Therefore, as on the date of clearance when excise duty was paid, it could not be treated as ‘short paid’ on the said date. As a consequence when the principal amount, namely, the excise duty itself was not payable (i.e. on the differential) on the date of clearance of the goods, there cannot be any question of law to pay interest.
No doubt, on receipt of differential price, when the buyer agreed to escalation in the price, further excise duty also become payable and on that reckoning one can say that the excise duty originally paid became ‘short paid’. However, that would only attract payment on differential excise duty and not the interest thereon.
The two judgments in SKF India Ltd. and International Auto are by the same Bench. International Auto follows SKF India Ltd. The primary factor by which the Bench was influenced was that there is a loss of revenue to the Government and, therefore, the Government should compensate for that. It proceeds on the basis that the price which was originally stated at the time of removal of the goods was ‘understated’ (Para 8 of International Auto). However, value of the goods for the purpose of duty is ‘at the time of removal’, as emphasised above which remains fundamental principle from the inception of the Central Excise Act originally enacted in 1944 and remains valid till date. It is, therefore, difficult to accept that the price was ‘understated’ on the date of removal of those goods.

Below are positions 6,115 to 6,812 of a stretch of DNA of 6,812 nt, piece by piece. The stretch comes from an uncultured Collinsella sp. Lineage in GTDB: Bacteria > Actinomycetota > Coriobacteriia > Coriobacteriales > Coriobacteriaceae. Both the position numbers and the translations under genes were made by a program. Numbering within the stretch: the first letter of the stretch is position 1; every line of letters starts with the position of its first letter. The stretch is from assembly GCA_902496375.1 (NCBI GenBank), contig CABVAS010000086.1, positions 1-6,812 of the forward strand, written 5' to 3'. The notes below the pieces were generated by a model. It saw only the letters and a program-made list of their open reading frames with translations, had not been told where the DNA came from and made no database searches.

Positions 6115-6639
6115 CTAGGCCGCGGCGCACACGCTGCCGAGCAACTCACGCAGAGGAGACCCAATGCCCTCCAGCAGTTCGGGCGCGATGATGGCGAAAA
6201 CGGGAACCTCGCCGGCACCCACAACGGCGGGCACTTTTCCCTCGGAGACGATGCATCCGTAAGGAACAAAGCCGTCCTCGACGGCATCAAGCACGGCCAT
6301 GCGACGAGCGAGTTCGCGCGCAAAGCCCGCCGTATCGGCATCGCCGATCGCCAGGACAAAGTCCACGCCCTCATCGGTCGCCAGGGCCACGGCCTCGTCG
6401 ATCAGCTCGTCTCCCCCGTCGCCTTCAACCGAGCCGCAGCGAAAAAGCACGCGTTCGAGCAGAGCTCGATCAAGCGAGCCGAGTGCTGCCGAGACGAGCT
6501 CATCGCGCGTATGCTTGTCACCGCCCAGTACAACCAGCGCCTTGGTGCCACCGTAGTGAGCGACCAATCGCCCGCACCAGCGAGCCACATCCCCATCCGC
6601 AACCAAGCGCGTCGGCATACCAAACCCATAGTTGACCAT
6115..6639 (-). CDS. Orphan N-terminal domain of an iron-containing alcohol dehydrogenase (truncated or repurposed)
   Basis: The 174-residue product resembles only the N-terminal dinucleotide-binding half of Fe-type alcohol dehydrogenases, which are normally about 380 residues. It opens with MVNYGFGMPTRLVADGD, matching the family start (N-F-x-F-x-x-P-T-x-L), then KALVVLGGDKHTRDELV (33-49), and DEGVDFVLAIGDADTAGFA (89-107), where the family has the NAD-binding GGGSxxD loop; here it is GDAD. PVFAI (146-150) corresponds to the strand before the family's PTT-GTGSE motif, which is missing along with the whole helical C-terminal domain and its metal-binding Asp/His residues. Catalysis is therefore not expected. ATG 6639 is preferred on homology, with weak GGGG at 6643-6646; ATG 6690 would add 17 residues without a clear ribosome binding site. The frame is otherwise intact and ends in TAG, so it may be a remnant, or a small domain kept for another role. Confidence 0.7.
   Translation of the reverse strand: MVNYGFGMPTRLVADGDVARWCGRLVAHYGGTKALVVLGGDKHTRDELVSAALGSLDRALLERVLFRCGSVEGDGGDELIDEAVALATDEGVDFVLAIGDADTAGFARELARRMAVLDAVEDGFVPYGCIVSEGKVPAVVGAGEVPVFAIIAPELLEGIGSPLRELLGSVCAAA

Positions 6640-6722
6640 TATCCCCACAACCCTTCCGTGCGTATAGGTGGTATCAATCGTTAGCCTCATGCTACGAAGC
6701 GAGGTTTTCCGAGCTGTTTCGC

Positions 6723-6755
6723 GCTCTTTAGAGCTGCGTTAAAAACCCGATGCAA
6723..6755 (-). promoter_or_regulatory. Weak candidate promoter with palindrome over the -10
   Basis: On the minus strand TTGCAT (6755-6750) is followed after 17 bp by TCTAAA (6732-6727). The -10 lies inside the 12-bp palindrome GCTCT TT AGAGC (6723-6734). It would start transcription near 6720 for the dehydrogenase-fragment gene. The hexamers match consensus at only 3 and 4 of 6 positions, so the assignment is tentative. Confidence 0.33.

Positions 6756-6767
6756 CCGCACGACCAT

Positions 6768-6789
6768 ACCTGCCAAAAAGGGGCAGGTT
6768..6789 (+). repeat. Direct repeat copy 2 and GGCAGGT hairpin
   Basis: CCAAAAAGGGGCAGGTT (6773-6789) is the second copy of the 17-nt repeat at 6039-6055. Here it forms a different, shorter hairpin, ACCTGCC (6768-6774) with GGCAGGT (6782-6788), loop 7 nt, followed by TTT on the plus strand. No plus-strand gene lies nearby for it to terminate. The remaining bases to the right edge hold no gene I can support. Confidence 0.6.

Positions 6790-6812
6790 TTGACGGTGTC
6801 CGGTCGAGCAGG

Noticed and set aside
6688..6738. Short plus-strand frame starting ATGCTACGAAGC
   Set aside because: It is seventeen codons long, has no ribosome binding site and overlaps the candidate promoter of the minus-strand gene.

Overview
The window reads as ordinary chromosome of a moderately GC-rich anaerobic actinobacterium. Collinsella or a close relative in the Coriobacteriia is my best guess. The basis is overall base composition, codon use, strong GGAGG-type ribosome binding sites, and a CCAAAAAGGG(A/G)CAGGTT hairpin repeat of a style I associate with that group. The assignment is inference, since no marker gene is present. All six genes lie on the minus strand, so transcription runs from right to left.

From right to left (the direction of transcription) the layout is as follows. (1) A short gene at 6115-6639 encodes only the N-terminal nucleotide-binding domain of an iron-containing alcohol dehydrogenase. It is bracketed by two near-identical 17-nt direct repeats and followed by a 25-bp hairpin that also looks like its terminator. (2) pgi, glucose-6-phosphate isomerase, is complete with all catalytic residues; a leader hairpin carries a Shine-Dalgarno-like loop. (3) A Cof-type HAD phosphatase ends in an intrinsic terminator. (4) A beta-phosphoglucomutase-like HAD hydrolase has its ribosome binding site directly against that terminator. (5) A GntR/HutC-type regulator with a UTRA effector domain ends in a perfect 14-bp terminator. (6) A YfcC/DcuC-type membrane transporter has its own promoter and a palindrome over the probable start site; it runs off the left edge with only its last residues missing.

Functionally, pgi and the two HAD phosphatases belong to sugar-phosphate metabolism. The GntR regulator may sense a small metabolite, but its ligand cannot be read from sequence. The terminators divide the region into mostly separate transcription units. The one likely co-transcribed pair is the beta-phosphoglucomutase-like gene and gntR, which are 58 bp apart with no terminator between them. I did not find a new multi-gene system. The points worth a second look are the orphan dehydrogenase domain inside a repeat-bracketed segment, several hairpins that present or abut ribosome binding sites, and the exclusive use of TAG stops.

In view of the above, the Hon’ble Court held that the decision in SKF and Auto International require a re-look for the reasons given above and thus, directed the Registry to place the matter before the Hon’ble Chief Justice of India for constituting a Larger Bench to go into the issue involved in this case which is of seminal importance having far reaching ramifications.